Slice: Quest to find thyself

Sunday morning epiphanies are always good for bargaining with your truths. Surely it has to do with the redemptive quality religion has attached to this day. Anyway, it feels as though the Sundays in my 20s are loaded with lessons thick and fast and not enough hot shoes, great sex and the no parents telling you what to do.

I am not sure how I believed I’d have life figured out in my 20s. Or myself. I am starting to believe it was a side effect of Oprah afternoons, Iyanla’s books and the quietness that refuses to settle in my head. All I know is I am not the only one with a minor OCD complex to tightly thread my life and feel an unwavering sense of control and certainty.

The business of living is never really “easy like a Sunday morning”. Growing pains simply will not allow it. But a quick reflection reminded me that I am in the second semester of a postgrad degree I am passionate about. Life next year is promising to be pretty dandy. So really, what is up with the tightness in the centre of my chest? The quarter-life crisis of the modern day homo sapien is what’s happening. Anxiety is our biggest enemy and so is the pop psychology that is constantly urging us to “find ourselves”.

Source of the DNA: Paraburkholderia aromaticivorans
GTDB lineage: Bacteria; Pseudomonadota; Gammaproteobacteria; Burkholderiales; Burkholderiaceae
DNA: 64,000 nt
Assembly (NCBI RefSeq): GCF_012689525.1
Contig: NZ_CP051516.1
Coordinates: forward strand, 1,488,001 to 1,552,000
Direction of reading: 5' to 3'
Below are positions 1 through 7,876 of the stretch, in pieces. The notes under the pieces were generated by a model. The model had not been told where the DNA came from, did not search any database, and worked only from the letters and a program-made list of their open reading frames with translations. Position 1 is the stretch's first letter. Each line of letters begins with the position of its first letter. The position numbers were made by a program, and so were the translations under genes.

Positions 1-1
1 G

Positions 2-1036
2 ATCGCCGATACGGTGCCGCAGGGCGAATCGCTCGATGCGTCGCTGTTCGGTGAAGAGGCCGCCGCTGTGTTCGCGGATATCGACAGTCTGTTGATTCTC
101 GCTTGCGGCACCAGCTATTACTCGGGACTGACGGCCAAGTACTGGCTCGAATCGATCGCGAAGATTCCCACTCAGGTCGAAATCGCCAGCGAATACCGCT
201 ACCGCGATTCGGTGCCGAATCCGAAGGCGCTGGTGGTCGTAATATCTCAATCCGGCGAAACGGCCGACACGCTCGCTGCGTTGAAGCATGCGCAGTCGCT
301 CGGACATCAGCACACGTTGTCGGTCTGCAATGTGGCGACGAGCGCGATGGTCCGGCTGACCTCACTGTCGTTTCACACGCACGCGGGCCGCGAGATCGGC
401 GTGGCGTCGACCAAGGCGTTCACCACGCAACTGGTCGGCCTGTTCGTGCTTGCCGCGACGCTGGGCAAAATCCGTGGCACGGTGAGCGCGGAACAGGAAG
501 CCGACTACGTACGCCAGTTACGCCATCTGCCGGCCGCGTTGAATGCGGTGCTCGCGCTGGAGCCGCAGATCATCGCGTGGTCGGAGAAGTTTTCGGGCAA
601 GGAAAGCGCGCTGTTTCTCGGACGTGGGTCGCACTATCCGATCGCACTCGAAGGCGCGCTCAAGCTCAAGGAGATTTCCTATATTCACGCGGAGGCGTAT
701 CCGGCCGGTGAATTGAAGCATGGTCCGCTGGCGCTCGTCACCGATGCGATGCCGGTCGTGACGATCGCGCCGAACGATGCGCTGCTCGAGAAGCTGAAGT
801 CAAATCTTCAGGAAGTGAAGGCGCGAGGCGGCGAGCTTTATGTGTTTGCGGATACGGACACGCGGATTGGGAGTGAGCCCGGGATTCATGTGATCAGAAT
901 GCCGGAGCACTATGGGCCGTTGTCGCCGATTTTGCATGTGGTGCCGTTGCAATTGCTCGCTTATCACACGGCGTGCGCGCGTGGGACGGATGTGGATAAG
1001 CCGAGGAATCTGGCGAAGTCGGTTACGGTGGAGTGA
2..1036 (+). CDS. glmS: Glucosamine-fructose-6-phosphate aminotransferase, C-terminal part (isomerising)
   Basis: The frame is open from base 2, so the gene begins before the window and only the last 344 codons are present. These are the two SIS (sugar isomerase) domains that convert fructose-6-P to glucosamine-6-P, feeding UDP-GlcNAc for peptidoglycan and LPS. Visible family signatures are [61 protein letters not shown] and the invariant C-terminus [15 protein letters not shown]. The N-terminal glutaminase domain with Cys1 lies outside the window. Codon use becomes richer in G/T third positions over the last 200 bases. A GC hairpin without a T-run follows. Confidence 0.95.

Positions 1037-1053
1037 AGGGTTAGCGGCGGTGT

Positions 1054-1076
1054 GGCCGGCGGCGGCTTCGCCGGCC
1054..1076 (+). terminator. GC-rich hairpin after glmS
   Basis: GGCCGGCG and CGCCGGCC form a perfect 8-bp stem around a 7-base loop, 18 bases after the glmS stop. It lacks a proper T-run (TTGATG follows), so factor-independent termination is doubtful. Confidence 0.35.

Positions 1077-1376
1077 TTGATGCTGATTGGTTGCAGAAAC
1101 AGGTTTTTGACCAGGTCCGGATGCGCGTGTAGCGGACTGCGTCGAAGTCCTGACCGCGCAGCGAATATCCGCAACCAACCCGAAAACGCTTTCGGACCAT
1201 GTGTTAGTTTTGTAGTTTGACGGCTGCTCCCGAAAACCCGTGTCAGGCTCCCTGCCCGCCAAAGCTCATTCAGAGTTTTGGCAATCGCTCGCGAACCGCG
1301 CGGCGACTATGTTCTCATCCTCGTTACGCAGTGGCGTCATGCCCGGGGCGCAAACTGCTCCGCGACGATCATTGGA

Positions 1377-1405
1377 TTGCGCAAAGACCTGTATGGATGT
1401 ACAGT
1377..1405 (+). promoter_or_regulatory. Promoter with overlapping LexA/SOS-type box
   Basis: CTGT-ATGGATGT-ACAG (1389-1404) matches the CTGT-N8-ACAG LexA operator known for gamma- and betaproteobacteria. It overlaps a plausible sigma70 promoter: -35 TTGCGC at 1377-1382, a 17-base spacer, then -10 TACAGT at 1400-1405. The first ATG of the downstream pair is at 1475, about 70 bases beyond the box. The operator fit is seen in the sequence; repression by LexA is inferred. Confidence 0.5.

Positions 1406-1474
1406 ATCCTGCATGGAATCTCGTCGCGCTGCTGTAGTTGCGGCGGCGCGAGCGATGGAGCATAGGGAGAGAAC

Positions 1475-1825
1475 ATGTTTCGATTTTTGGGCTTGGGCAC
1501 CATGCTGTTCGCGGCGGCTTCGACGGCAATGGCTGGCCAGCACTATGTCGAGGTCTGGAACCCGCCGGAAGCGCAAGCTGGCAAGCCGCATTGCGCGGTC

There is nothing wrong with waking up every morning interrogating your own existence, choosing the kind of life that is constantly asking the hard questions; attempting to find yourself at every trajectory life calls a lesson. It is necessary, in fact, it’s exactly the kind of living we ought to be doing. But goodness gracious, can we try a little tenderness? Tracee Ellis Ross said: “I am learning every day to allow the space between where I am and where I want to be to inspire me and not terrify me.”

So why are we a generation saturated with so much angst? We are so uncomfortable with the necessary pauses. The moments when you don’t know, when you fail, when you make a mistake. We ride the highs too high and the lows too low – too much intensity, not enough patience. Of course the proverbial question of “who I am?” was never going to find a definition this soon. At the very most, my living has to open me up. Existential complexes can be really vain. But that’s mainly because the world has drilled an aspiration of perfect facades in our brains.

There are Sunday mornings where I miss Amy Winehouse. To me, she was every woman and every man. Her talent was condensed in her flawed humanness. She was authentic about how heavily she loved, how much pain she’d seen, the reality of finding who she was. All of this through the gift of lyrics. For me, Amy always sang the truths that I was sometimes embarrassed to think to myself. I don’t mean to romanticise her fall, but the grey-area person in me saw the light in the frailty of her druggie days. I think the more attractive thing was that she was unapologetic – when your mistakes are evident to the world, modesty can be pathetic.

I’m learning that audacity is a principle of survival. Sure, I don’t know it all and neither am I all that. But when peeling the layers of who you are – sometimes winging it as you go along is the only real way to fly.

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